Skip to content


Commissioner of Income-tax, Gujarat-iii Vs. Prakash Trading Co. - Court Judgment

LegalCrystal Citation
SubjectDirect Taxation
CourtGujarat High Court
Decided On
Case NumberIncome-tax Reference No. 70 of 1975
Judge
Reported in[1980]124ITR334(Guj)
ActsFinance Act, 1966 - Sections 2(5); Finance (Amendment) Act, 1967 - Sections 2(4); Industries (Development and Regulation) Act, 1951; Income Tax Act, 1961 - Sections 261
AppellantCommissioner of Income-tax, Gujarat-iii
RespondentPrakash Trading Co.
Appellant Advocate G.N. Desai, Adv.
Respondent Advocate K.C. Patel, Adv.
Excerpt:
.....clause (a) (ii) and section 2 (5) (c) emphasis on specified industry - if exemption taken away by clause (c) in respect of specified industry then claim of assessee fails - exemption not allowed - deletion of exemption not in general interest of exporters - question to be decided by supreme court in interest of general public. - - 2(5)(a)(ii) and (iii) as well as s. the tribunal was, therefore, clearly in error in constructing sub-cls. it is in the context of the scheme of this section as well as in view of the rival contentions that we have to answer the questions referred to us. (ii) and (iii) of clause (a) as well as in clause (c) of s. (ii) and (iii) of clause (a) and particularly of clause (c), we are of the opinion that the contentions urged on behalf of the revenue are well..........the ito rejected the claim made by the assessee holding that on a plain reading of the relevant exemption clause and s. 2(5)(c) or s. 2(4)(c), as the case may be, of the respective finance acts, it was clear that the industry engaged in the manufacturer or production of vegetable oils and vanaspathi was not entitled to exemption. the assessee's claim for exports in the course of the accounting year corresponding to the assessment year 1967-68 was also rejected for identical reasons. the assessee-firm, therefore, carried the matter in appeal in appeal before the aac, who by his common order of december 8, 1977, accepted the claim made by the assessee for both the assessment years and accordingly directed the ito to grant deduction as claimed by the assessee. the revenue, therefore,.....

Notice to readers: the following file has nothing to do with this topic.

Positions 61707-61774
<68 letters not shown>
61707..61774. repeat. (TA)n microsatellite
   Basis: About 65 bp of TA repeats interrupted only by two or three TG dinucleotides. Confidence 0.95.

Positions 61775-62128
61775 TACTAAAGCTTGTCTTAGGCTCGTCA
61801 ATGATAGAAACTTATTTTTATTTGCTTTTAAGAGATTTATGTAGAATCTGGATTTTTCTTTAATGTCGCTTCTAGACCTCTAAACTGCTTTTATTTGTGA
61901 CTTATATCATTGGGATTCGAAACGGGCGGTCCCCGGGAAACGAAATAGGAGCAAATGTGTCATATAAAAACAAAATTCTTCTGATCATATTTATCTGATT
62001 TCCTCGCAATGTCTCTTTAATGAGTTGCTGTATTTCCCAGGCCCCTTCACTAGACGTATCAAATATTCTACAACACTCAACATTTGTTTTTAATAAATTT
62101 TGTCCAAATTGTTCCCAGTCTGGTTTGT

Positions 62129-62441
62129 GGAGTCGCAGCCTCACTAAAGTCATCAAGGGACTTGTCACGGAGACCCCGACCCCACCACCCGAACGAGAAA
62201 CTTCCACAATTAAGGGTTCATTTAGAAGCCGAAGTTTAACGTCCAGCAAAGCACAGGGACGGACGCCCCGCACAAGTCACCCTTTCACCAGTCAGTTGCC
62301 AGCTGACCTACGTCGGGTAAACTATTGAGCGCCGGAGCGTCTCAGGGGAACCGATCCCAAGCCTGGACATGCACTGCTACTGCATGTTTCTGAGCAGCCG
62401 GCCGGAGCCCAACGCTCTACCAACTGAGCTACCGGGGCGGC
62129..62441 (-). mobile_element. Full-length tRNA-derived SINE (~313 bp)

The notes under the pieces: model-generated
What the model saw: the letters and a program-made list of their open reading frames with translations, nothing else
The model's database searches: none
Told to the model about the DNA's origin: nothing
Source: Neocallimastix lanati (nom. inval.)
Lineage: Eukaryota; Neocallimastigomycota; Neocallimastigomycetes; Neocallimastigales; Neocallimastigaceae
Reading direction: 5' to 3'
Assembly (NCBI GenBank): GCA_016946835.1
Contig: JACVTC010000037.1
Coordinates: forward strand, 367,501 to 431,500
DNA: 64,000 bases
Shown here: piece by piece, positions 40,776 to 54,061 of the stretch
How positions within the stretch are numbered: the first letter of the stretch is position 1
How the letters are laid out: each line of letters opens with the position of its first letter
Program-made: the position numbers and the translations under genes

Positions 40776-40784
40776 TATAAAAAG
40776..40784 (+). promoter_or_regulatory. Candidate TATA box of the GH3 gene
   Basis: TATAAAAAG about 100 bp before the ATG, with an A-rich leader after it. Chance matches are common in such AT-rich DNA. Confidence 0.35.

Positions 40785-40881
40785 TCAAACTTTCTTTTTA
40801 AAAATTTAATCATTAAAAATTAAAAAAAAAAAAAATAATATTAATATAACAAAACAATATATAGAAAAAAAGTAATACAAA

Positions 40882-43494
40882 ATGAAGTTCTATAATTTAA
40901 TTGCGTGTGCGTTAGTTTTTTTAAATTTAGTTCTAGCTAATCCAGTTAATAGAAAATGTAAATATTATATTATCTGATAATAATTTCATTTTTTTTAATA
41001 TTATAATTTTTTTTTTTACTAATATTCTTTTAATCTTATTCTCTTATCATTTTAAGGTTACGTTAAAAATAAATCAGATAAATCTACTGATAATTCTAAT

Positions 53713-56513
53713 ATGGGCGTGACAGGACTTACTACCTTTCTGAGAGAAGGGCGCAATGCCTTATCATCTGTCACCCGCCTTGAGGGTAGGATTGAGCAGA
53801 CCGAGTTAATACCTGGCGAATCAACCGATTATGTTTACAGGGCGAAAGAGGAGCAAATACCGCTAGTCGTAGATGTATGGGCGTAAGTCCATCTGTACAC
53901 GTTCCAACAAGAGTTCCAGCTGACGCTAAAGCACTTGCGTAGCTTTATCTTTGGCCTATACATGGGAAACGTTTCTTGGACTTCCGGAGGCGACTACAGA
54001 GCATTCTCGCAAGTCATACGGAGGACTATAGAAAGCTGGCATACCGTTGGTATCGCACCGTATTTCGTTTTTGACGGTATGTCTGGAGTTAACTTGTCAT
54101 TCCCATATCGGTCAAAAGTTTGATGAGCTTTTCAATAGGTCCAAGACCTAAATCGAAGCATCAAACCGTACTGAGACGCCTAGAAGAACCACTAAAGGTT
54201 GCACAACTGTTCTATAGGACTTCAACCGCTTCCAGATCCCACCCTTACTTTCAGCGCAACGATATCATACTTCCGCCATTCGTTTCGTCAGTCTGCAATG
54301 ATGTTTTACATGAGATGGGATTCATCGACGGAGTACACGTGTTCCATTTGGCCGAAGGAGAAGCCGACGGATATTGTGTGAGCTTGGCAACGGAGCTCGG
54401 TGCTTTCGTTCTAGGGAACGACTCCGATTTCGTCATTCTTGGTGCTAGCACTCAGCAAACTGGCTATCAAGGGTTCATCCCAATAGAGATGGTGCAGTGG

Judgment:

B.K. Mehta, J.